Magazine article The Christian Century

Liberal Messiah: If Sanders Became President, What Would Change?

Magazine article The Christian Century

Liberal Messiah: If Sanders Became President, What Would Change?

Article excerpt

THE CAMPAIGN for the Democratic nomination for president began in earnest on July 1, when Vermont senator Bernie Sanders addressed a crowd of 10,000 in Madison, Wisconsin. Sanders had already drawn impressive crowds in Denver, Minneapolis, and elsewhere. But the Madison rally was the biggest event yet for any candidate in the 2016 field. The sheer size of the crowd made journalists covering the previously dreary Democratic primary contest sit up and take notice.

"Politics in a democratic society should not be complicated," the candidate told the roaring crowd. "Politics is not a soap opera," but rather "people coming together to make life better for our people." A populist both in rhetoric and in his unassuming, somewhat shambolic self-presentation, Sanders showed why he has managed to pull ahead of Hillary Clinton in polls of early-voting Iowa and New Hampshire, and why he has filled arenas in urban centers and progressive strongholds around the country.

Sanders is running uphill against the neglect of major media and the hostility of the party's officeholding and check-writing elite. But he has tapped into the latent enthusiasm of the progressive part--so far, the overwhelmingly white, college-educated progressive part--of the party's base. His campaign's unvarnished emphasis on economic inequality is no doubt part of his appeal. So are his ardently progressive positions on jobs, the minimum wage, and campaign finance.

But the crowd in Madison saved its heartiest approval for the moments when Sanders reached beyond a liberal wish list to herald a more dramatic transformation in American politics. "All of these guys," Sanders said of Wall Street and corporate America, "have so much power that no president can defeat them unless there is an organized grassroots movement making them an offer they can't refuse." The Republican Party and too many Democrats, Sanders went on, "are owned by big money interests." The answer is "a political revolution in America."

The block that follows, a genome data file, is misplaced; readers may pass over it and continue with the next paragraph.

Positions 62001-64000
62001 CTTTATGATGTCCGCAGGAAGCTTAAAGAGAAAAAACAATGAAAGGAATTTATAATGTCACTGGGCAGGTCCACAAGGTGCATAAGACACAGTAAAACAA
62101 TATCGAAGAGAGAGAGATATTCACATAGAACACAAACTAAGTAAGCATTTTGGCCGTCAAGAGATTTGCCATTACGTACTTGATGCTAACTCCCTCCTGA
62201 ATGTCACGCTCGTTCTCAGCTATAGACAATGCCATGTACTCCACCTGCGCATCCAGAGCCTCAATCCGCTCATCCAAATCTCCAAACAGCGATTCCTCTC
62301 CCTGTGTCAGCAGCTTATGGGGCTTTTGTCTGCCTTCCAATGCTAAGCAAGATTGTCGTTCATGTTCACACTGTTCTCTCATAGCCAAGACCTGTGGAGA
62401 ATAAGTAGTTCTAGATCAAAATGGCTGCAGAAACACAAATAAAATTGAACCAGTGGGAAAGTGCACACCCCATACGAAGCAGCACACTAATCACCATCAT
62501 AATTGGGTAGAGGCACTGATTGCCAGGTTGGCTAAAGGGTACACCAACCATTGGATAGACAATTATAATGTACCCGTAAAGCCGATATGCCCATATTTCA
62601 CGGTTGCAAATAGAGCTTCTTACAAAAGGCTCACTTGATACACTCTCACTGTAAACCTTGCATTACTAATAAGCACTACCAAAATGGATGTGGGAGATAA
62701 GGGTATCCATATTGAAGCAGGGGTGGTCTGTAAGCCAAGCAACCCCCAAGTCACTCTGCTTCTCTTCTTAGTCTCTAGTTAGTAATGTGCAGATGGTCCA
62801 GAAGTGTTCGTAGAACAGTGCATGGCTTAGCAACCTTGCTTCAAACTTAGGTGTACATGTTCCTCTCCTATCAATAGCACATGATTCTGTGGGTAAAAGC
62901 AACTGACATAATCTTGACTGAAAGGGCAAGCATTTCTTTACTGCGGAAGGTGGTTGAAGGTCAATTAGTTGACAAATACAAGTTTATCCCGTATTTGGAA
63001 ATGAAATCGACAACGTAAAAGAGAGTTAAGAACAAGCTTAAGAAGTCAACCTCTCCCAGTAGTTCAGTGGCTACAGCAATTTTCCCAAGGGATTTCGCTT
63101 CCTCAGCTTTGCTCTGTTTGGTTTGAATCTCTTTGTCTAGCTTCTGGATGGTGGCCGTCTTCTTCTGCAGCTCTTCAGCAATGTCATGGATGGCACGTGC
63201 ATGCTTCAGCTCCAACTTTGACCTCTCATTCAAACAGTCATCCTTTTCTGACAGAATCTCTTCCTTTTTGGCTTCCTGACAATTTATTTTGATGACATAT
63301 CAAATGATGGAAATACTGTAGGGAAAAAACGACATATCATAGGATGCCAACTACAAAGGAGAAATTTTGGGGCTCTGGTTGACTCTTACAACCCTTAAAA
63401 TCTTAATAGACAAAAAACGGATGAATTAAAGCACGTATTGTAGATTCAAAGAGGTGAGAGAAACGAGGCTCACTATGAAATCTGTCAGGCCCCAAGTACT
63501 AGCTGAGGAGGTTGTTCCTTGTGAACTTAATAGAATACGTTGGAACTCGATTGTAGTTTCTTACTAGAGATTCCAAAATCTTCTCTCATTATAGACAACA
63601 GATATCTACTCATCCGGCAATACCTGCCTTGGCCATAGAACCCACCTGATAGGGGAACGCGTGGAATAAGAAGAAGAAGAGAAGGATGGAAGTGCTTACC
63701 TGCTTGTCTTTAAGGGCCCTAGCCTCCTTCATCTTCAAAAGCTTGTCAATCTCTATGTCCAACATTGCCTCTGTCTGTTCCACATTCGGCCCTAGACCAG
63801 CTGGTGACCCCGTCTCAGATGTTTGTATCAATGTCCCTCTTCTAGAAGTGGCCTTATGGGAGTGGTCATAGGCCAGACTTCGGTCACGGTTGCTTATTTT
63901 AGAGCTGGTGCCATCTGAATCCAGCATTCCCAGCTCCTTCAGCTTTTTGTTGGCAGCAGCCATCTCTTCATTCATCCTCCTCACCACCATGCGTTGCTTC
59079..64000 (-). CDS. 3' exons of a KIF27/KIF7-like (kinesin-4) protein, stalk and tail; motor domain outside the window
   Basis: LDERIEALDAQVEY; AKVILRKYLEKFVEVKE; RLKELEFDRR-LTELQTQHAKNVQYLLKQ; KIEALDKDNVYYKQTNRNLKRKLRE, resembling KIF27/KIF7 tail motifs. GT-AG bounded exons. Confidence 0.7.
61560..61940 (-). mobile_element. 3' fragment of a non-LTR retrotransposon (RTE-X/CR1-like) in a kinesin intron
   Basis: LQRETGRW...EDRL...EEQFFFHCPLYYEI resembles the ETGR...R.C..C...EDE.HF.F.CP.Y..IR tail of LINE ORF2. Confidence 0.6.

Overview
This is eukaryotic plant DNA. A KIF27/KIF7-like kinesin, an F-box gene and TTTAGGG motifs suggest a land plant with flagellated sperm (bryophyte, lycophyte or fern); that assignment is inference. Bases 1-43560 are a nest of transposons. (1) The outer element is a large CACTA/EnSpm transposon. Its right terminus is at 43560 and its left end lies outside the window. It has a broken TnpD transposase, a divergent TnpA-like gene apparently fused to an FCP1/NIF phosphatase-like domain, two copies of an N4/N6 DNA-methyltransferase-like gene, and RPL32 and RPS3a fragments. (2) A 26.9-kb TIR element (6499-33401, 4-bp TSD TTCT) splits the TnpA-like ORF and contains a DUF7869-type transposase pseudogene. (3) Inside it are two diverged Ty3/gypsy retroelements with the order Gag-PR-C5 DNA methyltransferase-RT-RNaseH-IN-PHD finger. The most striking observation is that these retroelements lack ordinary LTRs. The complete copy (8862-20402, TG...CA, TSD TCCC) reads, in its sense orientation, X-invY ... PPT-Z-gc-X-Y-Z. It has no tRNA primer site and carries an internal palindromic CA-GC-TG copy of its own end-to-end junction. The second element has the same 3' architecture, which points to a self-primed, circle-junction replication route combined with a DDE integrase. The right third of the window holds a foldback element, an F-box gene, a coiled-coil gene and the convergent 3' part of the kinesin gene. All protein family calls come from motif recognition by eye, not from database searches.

It is an appeal with a familiar ring. Wisconsin, after all, launched George McGovern--once an obscure senator, then a grassroots hero--to the Democratic nomination in 1972. The state gave Barack Obama one of his biggest margins in the 2008 primaries. Sanders follows their path of presenting a presidential campaign as a mass movement that can circumvent congressional wrangling and overawe entrenched interests to rewrite the rules of politics.

Many liberal voters think these rules need rewriting, and understandably so. As the Democrats enter the 2016 election season, they find themselves in a vexing, even paradoxical position.

The party's candidates have won the popular vote in five of the last six presidential elections. Obama won an outright majority of the popular vote in both 2008 and 2012--only the second president to do so twice since Eisenhower, an international hero who could have won the presidency on either party's ticket. The Democratic nominee will start with built-in advantages from demographics and the electoral map. In 2012 Obama won the national popular vote by 4 percentage points. Some of the states he won were closer than that--but he would have been reelected even if he'd lost those states.

Yet Republicans have controlled the House of Representatives for all but four of the last 22 years. Their current margin is so large that their majority will likely hold until after 2020. The Senate is closer, but the road to a Democratic majority in 2016 is hard and will be harder in 2018. At the state level the situation is more dire still. In 2010 and 2014, states that vote reliably for Democratic presidential candidates elected very conservative Republican governors. Many of these governors enjoy GOP legislative majorities in one or both houses.

The result of all this has been a frustrating deadlock. When federal policy does get made, it often happens through high-stakes negotiations between the Democratic president and the Republican Speaker of the House. …

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